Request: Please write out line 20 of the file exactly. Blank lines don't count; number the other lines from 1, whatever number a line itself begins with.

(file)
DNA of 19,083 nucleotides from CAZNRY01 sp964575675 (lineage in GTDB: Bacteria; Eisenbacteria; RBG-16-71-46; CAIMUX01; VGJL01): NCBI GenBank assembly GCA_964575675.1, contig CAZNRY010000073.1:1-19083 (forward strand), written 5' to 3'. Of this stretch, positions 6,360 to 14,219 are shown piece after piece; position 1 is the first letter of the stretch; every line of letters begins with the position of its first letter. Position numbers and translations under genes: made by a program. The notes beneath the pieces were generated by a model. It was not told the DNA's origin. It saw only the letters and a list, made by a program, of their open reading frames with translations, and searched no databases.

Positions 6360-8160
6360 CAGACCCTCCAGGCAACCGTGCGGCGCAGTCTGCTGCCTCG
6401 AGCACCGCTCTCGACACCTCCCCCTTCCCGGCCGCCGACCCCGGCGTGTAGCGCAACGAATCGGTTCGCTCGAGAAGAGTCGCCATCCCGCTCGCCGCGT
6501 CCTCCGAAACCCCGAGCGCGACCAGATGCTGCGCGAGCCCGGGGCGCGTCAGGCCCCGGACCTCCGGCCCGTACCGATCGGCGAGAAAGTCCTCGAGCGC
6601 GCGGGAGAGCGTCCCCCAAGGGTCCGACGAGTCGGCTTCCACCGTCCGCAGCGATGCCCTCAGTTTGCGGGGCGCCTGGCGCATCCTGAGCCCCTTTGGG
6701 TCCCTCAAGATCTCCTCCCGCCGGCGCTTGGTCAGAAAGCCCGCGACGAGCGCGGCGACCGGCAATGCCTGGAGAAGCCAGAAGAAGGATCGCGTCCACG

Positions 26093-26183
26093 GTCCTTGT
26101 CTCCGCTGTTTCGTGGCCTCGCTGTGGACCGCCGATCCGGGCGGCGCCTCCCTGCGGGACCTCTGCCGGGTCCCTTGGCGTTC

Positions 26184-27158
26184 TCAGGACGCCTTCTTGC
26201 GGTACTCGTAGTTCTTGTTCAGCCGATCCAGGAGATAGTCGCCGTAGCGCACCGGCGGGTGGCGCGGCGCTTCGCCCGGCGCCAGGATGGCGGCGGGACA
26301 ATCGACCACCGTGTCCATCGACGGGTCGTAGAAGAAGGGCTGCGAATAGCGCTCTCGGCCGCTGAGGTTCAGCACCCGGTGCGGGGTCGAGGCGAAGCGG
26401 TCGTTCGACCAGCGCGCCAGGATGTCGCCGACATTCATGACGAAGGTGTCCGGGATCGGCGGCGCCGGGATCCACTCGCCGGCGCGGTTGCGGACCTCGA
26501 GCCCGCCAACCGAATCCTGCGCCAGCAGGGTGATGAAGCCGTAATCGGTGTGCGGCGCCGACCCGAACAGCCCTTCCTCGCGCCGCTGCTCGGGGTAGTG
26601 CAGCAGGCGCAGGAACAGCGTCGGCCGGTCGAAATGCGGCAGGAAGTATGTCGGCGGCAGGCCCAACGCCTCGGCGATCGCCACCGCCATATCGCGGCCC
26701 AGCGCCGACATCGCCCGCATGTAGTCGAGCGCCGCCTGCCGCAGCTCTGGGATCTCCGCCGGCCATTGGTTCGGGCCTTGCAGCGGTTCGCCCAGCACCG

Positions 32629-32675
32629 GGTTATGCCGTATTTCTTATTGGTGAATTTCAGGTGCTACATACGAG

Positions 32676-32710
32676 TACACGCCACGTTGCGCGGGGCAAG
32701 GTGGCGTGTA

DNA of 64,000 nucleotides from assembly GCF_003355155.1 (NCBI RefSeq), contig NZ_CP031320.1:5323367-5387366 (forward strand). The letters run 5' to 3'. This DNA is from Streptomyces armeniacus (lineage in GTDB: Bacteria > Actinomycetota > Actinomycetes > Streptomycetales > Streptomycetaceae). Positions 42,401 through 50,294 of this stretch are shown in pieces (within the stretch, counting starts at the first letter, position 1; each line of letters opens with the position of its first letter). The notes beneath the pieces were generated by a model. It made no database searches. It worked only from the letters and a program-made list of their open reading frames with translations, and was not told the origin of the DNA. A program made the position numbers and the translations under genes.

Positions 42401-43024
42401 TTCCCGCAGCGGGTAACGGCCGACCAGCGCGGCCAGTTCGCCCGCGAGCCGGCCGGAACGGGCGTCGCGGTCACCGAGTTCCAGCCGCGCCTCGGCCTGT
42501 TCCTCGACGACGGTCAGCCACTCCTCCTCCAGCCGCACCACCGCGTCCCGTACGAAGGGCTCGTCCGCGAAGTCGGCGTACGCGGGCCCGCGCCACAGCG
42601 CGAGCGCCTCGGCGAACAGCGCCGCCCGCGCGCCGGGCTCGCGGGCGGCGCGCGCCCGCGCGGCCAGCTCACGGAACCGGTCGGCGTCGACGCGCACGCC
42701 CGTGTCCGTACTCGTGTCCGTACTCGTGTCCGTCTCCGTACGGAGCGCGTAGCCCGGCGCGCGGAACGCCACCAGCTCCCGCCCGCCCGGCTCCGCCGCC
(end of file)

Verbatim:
32629 GGTTATGCCGTATTTCTTATTGGTGAATTTCAGGTGCTACATACGAG